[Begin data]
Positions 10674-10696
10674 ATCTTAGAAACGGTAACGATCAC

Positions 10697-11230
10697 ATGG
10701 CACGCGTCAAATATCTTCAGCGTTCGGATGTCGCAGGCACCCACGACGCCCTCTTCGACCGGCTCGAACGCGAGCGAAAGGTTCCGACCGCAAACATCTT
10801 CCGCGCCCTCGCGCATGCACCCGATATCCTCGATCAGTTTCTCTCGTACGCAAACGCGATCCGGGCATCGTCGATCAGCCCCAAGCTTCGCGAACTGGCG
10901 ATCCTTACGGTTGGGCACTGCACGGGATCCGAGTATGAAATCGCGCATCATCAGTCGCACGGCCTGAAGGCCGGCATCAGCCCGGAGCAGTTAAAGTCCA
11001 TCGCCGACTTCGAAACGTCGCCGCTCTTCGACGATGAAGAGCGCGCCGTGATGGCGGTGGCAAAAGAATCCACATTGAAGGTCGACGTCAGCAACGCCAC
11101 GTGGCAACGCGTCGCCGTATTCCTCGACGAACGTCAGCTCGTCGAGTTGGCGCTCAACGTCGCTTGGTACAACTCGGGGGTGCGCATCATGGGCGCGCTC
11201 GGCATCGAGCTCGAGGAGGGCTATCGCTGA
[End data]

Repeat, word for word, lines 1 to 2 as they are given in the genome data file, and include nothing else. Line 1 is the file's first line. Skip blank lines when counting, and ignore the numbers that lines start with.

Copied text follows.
Positions 10674-10696
10674 ATCTTAGAAACGGTAACGATCAC